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  • Feature Name: rfc_process
  • Start Date: TBD
  • RFC PR: TBD
  • Grin-PM Issue: TBD

Summary

The "RFC" (request for comments) process is intended to provide a consistent and controlled path for new features to enter the Grin codebase and governance structure, so that all stakeholders can be confident about the direction the project is evolving in.

Motivation

The previous way of adding new features to Grin has been good for early development, but for Grin to become a mature project and ecosystem it needs structure and transparency when it comes to changing the system. This is a proposal for a more principled RFC process to make it a more integral part of the overall development and governance processes, and one that is followed consistently to introduce features to Grin.

Guide-level explanation

To add a major feature to Grin, one must first get the RFC merged into the RFC repo as a markdown file. At that point the RFC is 'active' and may be implemented with the goal of eventual inclusion into Grin.

When you need to follow this process

You need to follow this process if you intend to make "substantial" changes to the Grin codebase or governance process. What constitutes a "substantial" change is evolving based on community norms, but may include the following.

  • Any semantic or syntactic change to the wallet, node, miner or crypto library that is not a bugfix.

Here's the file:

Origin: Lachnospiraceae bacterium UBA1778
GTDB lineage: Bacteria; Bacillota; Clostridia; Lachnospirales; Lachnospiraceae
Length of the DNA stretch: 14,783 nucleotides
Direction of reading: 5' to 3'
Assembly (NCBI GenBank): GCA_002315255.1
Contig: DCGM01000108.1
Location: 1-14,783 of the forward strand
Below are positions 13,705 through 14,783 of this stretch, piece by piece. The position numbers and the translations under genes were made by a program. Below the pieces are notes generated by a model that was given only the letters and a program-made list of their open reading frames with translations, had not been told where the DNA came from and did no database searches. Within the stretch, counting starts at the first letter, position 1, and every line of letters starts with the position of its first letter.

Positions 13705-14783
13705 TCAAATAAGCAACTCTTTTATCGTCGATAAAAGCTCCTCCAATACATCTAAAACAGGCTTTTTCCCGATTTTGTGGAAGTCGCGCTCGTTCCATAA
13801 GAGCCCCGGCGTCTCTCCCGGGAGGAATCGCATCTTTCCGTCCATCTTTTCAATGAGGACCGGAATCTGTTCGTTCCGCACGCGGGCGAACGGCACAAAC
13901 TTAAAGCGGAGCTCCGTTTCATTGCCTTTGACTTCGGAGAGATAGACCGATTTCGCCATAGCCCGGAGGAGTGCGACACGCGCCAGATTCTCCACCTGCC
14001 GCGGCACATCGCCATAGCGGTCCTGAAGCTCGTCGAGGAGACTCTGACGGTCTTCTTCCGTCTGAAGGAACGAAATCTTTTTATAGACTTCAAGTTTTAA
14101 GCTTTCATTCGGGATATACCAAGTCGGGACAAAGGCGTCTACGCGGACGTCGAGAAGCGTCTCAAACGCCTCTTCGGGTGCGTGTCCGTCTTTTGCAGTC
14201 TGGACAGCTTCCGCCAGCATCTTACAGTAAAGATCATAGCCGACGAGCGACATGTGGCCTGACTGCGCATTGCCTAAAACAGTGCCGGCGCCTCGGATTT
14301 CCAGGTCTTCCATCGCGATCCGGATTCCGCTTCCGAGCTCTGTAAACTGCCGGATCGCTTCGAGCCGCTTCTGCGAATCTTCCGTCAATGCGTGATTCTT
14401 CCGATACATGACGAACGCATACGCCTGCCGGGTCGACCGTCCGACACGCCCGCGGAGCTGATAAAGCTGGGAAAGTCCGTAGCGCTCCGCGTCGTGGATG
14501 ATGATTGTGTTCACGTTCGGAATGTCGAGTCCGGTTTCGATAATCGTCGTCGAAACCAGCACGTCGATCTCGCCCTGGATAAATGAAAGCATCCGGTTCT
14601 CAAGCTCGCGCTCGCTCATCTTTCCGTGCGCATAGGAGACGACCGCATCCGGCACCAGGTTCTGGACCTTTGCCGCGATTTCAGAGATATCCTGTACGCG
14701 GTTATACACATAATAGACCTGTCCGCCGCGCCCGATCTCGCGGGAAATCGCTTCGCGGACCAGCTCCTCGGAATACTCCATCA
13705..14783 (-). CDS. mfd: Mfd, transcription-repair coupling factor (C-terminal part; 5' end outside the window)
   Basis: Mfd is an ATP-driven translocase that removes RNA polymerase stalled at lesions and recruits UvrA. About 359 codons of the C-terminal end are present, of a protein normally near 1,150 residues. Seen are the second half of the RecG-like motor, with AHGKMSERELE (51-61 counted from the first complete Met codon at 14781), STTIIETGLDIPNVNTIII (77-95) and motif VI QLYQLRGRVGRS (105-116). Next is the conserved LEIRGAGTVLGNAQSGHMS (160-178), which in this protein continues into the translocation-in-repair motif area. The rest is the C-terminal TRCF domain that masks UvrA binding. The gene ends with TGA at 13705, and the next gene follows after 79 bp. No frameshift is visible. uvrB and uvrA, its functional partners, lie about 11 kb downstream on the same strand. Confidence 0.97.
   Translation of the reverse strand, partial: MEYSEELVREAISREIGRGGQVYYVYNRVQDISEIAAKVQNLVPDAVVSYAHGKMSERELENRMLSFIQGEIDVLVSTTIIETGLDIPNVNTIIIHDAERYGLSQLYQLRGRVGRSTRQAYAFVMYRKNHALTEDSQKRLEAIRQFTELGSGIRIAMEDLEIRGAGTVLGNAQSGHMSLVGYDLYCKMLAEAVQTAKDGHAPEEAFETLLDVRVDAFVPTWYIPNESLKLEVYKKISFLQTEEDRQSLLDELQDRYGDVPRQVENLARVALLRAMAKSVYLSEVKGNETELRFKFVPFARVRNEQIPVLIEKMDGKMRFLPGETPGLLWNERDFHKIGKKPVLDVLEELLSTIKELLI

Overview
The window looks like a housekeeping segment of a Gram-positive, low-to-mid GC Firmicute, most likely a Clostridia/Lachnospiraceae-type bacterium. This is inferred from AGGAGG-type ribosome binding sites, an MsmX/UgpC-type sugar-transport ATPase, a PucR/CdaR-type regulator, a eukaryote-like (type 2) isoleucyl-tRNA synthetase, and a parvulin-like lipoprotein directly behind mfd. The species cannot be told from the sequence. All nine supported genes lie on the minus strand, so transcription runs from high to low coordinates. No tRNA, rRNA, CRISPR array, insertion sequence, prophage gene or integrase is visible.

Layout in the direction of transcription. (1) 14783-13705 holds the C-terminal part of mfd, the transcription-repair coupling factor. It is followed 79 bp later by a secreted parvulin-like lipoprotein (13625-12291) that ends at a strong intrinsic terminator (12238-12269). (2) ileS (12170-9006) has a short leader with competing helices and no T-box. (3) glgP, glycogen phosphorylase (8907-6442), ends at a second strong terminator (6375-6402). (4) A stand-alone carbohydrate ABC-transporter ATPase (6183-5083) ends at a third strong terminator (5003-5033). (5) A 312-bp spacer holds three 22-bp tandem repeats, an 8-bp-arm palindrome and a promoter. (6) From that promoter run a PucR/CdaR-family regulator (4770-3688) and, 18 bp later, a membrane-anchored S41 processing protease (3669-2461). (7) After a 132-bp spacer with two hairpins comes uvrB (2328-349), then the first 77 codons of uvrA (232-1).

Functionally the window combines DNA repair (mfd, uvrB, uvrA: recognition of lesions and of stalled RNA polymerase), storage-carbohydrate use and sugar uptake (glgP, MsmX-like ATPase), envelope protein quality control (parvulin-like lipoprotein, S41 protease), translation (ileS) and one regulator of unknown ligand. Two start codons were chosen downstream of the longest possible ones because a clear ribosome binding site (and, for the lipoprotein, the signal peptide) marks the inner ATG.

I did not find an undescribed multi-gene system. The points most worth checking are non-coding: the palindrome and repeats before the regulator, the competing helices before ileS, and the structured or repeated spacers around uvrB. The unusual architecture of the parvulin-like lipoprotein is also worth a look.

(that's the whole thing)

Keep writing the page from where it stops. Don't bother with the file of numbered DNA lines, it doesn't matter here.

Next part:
• Major changes in ecosystem content such as the docs, site or explorer
  • Removing Grin features, including those that are feature-gated.

Some changes do not require an RFC:

  • Rephrasing, reorganizing, refactoring, or otherwise "changing shape does not change meaning".
  • Additions that strictly improve objective, numerical quality criteria (warning removal, speedup, better platform coverage, more parallelism, trap more errors, etc.)
  • Additions only likely to be noticed by other developers-of-grin, invisible to users-of-grin.

If you submit a pull request to implement a new feature without going through the RFC process, it may be closed with a polite request to submit an RFC first.

Reference-level explanation

  • Fork the RFC repo https://github.com/mimblewimble/rfcs
  • Copy 0000-template.md to text/0000-my-feature.md (where 'my-feature' is descriptive. don't assign an RFC number yet).
  • Fill in the RFC
  • Submit a pull request. The pull request is the time to get review of the design from the larger community.
  • Build consensus and integrate feedback. RFCs that have broad support are much more likely to make progress than those that don't receive any comments.

Eventually, somebody on the assigned subteam will either accept the RFC by merging the pull request, at which point the RFC is 'active', or reject it by closing the pull request.

Whomever merges the RFC should do the following:

  • Assign an id, using the PR number of the RFC pull request. (If the RFC has multiple pull requests associated with it, choose one PR number, preferably the minimal one.)
  • Add the file in the text/ directory.